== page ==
A report, published by Standard & Poor’s Ratings Services, indicates that “the emerging insurance securitization market is not being used as a substitute to traditional reinsurance, but instead is increasingly being utilized as a complementary form of risk transfer or as a capital planning tool.”
S&P noted: “Insurance securitizations have long been viewed as an alternative form of risk transfer to reinsurance, with insurers ceding their risks to the capital markets in order to improve financial flexibility, reduce concentration exposure, access cheaper financing, increase capacity, and better match assets and liabilities. However, evidence shows that the evolution of insurance-related capital market transactions is not cannibalizing the reinsurance market as previously feared, but is providing it with new opportunities. Reinsurers are using the capital markets to provide cheaper and more innovative solutions by combining traditional products with structured techniques.”
The rating agency called attention to reinsurers’ capital structure as being the key to their involvement in insurance securitizations. The report noted that as “the capital markets have lower return expectations than a reinsurer’s own target ROE or hurdle rate, reinsurers can reduce the cost of capital embedded in their products.”
“Securitization deals are benefiting reinsurers by allowing them to concentrate on offering products with higher risk-adjusted returns in conjunction with well-understood and manageable risks,” stated S&P credit analyst José Siberón. “In addition, reinsurers are taking advantage of innovations in the capital markets to broaden their product offerings and create new products with lower financing costs.”
S&P noted, however, “while reinsurers’ active role in insurance securitizations has staved off the competitive threat once posed by the capital markets, securitization remains a developing science in the context of reinsurance. Although new types of insurance asset-backed deals are emerging year on year, the volume of business remains small relative to the global reinsurance market.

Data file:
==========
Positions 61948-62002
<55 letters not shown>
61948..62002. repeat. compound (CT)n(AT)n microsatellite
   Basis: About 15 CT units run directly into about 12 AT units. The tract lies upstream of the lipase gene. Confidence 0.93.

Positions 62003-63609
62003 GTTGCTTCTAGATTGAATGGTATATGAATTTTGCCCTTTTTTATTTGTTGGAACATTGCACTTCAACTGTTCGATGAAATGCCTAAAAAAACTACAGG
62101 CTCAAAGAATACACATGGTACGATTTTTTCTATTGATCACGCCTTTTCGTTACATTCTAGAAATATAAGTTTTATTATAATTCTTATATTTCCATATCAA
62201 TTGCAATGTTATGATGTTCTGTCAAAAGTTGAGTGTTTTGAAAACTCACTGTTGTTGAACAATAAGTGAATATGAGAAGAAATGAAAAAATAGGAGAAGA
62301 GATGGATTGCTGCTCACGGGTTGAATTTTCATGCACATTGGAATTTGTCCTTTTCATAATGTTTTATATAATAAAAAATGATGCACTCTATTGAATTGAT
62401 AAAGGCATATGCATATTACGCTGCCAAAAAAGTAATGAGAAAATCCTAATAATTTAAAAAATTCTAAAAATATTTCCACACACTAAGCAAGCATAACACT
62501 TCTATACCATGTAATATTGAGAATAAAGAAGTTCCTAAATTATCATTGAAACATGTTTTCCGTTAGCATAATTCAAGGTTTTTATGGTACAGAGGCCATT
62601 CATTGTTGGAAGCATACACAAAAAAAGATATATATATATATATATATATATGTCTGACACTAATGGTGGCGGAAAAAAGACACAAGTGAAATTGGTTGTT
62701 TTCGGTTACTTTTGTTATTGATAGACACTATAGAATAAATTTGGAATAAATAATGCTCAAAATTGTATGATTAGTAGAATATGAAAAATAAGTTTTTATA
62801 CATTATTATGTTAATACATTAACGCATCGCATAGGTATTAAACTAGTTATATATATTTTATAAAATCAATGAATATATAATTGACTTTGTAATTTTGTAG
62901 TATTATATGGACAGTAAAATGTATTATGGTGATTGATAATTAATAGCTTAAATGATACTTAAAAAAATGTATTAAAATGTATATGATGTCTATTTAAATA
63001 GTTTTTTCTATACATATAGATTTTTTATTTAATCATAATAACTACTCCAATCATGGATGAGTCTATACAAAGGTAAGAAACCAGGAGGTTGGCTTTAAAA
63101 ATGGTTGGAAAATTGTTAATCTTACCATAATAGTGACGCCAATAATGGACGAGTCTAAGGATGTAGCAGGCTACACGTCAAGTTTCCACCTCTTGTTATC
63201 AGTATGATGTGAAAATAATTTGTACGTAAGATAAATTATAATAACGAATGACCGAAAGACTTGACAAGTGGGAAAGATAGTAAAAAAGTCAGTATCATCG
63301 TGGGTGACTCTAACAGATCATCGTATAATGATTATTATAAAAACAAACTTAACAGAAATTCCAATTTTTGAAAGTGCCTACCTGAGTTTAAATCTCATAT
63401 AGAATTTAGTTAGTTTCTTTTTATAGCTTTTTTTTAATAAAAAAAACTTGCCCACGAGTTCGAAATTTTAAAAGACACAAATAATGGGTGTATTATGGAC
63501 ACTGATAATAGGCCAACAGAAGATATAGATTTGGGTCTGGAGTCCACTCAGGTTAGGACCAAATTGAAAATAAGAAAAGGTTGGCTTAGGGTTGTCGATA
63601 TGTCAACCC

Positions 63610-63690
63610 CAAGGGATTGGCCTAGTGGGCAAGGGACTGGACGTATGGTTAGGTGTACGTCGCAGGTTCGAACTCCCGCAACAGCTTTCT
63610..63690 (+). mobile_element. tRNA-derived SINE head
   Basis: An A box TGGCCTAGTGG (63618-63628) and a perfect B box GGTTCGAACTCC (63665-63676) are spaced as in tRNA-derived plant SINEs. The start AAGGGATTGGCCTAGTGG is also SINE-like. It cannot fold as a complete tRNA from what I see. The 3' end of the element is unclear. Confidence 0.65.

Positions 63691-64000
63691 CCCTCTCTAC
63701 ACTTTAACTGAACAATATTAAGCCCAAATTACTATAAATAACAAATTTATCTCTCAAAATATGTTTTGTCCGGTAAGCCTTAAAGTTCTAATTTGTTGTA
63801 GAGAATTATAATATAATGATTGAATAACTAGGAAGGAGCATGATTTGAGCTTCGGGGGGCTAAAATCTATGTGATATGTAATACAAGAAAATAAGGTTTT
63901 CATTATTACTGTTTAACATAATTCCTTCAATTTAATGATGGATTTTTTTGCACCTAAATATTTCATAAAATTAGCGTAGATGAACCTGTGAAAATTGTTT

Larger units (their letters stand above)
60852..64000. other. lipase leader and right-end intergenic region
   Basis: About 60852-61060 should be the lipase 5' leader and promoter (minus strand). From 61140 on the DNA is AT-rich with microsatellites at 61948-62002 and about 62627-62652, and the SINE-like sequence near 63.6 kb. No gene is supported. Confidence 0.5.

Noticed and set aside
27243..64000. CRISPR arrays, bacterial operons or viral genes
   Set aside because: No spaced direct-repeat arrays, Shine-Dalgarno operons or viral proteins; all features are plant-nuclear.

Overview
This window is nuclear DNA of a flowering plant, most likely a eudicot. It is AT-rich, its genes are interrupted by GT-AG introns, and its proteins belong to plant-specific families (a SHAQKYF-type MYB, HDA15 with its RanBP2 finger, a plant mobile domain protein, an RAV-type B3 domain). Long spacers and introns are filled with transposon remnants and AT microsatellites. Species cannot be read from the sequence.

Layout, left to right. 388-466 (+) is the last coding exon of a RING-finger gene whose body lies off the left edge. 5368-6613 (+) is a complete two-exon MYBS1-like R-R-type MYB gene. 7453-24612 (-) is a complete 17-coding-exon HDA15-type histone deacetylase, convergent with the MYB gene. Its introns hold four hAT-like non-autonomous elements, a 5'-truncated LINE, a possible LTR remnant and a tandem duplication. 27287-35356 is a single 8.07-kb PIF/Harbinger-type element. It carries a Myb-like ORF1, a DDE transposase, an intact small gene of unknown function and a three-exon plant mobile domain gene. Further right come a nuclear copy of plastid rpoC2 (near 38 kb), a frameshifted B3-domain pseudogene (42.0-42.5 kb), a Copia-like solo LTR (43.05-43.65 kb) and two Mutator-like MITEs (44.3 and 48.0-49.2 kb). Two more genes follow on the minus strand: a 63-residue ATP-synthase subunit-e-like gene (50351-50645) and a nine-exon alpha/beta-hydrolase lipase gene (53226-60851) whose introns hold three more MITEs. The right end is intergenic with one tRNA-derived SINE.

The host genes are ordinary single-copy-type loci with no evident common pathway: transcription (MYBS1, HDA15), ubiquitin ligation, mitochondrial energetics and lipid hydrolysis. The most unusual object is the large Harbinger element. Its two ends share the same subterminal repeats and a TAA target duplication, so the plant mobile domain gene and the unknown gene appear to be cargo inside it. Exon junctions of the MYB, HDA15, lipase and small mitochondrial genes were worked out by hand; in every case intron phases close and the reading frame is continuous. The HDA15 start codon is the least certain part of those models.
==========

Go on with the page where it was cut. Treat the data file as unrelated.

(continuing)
“Total issuance for insurance-related structured finance securities rated by Standard & Poor’s amounted to $12 billion between 1999 and June 2004, compared with net reinsurance premiums written of $163.5 billion in 2003.”
The primary explanation for the comparative lack of growth, according to S&P, are the “structural challenges associated with insurance securitizations,” which inhibit the growth of the market. “Structured solutions can affect ceding companies’ financial leverage position, some insurance contracts are unfriendly to the capital market tradition of timely payment and could create risk to investors, legal risks associated with the convergence of the markets can be difficult to resolve, and the cost of transactions remains high relative to traditional reinsurance,” Siberón explained.
The report, “Insurance Securitizations: Complementing Traditional Reinsurance”, is available to subscribers of RatingsDirect, Standard & Poor’s Web-based credit analysis system, at www.ratingsdirect.com. Ratings information can also be found on Standard & Poor’s public Web site at www.standardandpoors.com; under Credit Ratings in the left navigation bar, select Find Ratings, then Credit Ratings Search. The report is also availabe through S&P’s U.S. and international offices.
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